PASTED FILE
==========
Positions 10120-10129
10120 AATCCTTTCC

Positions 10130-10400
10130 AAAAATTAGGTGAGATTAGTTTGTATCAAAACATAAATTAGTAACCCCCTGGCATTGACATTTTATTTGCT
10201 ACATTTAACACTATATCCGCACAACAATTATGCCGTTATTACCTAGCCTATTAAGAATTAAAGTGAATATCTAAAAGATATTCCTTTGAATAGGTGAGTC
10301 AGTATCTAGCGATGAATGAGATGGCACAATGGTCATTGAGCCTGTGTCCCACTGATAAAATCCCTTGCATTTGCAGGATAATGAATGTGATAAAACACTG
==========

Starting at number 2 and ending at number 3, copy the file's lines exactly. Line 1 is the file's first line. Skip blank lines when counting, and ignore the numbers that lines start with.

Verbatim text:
10120 AATCCTTTCC

Positions 10130-10400